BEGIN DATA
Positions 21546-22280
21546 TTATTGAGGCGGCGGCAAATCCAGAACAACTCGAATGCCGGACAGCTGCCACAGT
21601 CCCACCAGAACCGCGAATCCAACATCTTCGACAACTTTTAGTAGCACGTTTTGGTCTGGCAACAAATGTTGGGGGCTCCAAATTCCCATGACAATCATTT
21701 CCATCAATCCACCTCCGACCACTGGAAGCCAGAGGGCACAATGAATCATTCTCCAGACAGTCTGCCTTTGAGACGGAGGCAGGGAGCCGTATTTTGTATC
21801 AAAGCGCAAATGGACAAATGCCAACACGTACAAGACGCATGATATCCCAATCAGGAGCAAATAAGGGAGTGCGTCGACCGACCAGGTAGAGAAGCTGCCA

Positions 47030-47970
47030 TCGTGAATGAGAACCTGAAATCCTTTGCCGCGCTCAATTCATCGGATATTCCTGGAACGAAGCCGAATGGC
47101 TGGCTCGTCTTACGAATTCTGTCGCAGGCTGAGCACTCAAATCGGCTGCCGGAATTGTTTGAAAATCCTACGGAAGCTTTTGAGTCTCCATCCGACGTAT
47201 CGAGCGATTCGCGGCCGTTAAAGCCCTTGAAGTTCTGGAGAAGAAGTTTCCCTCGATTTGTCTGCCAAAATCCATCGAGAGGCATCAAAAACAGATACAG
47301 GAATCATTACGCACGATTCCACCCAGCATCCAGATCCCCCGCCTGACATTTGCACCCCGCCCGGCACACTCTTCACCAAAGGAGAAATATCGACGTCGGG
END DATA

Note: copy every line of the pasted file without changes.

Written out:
Positions 21546-22280
21546 TTATTGAGGCGGCGGCAAATCCAGAACAACTCGAATGCCGGACAGCTGCCACAGT
21601 CCCACCAGAACCGCGAATCCAACATCTTCGACAACTTTTAGTAGCACGTTTTGGTCTGGCAACAAATGTTGGGGGCTCCAAATTCCCATGACAATCATTT
21701 CCATCAATCCACCTCCGACCACTGGAAGCCAGAGGGCACAATGAATCATTCTCCAGACAGTCTGCCTTTGAGACGGAGGCAGGGAGCCGTATTTTGTATC
21801 AAAGCGCAAATGGACAAATGCCAACACGTACAAGACGCATGATATCCCAATCAGGAGCAAATAAGGGAGTGCGTCGACCGACCAGGTAGAGAAGCTGCCA

Positions 47030-47970
47030 TCGTGAATGAGAACCTGAAATCCTTTGCCGCGCTCAATTCATCGGATATTCCTGGAACGAAGCCGAATGGC
47101 TGGCTCGTCTTACGAATTCTGTCGCAGGCTGAGCACTCAAATCGGCTGCCGGAATTGTTTGAAAATCCTACGGAAGCTTTTGAGTCTCCATCCGACGTAT
47201 CGAGCGATTCGCGGCCGTTAAAGCCCTTGAAGTTCTGGAGAAGAAGTTTCCCTCGATTTGTCTGCCAAAATCCATCGAGAGGCATCAAAAACAGATACAG
47301 GAATCATTACGCACGATTCCACCCAGCATCCAGATCCCCCGCCTGACATTTGCACCCCGCCCGGCACACTCTTCACCAAAGGAGAAATATCGACGTCGGG